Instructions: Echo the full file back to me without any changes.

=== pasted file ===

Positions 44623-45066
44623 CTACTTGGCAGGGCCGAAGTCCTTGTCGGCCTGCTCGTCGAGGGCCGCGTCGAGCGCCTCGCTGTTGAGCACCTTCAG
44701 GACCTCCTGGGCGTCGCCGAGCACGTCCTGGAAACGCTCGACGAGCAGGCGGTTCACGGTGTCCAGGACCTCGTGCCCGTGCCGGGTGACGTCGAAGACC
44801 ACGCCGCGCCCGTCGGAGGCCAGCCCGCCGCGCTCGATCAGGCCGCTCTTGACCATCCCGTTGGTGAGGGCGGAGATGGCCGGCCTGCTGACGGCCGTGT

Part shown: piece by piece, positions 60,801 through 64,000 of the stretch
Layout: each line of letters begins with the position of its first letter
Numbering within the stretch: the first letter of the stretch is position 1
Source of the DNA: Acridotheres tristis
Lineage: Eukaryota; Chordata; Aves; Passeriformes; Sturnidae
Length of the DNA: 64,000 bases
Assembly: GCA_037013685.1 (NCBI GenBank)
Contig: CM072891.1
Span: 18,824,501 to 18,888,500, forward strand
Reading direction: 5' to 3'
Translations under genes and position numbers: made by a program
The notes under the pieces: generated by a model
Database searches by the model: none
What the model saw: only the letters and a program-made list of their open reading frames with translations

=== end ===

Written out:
Positions 44623-45066
44623 CTACTTGGCAGGGCCGAAGTCCTTGTCGGCCTGCTCGTCGAGGGCCGCGTCGAGCGCCTCGCTGTTGAGCACCTTCAG
44701 GACCTCCTGGGCGTCGCCGAGCACGTCCTGGAAACGCTCGACGAGCAGGCGGTTCACGGTGTCCAGGACCTCGTGCCCGTGCCGGGTGACGTCGAAGACC
44801 ACGCCGCGCCCGTCGGAGGCCAGCCCGCCGCGCTCGATCAGGCCGCTCTTGACCATCCCGTTGGTGAGGGCGGAGATGGCCGGCCTGCTGACGGCCGTGT

Part shown: piece by piece, positions 60,801 through 64,000 of the stretch
Layout: each line of letters begins with the position of its first letter
Numbering within the stretch: the first letter of the stretch is position 1
Source of the DNA: Acridotheres tristis
Lineage: Eukaryota; Chordata; Aves; Passeriformes; Sturnidae
Length of the DNA: 64,000 bases
Assembly: GCA_037013685.1 (NCBI GenBank)
Contig: CM072891.1
Span: 18,824,501 to 18,888,500, forward strand
Reading direction: 5' to 3'
Translations under genes and position numbers: made by a program
The notes under the pieces: generated by a model
Database searches by the model: none
What the model saw: only the letters and a program-made list of their open reading frames with translations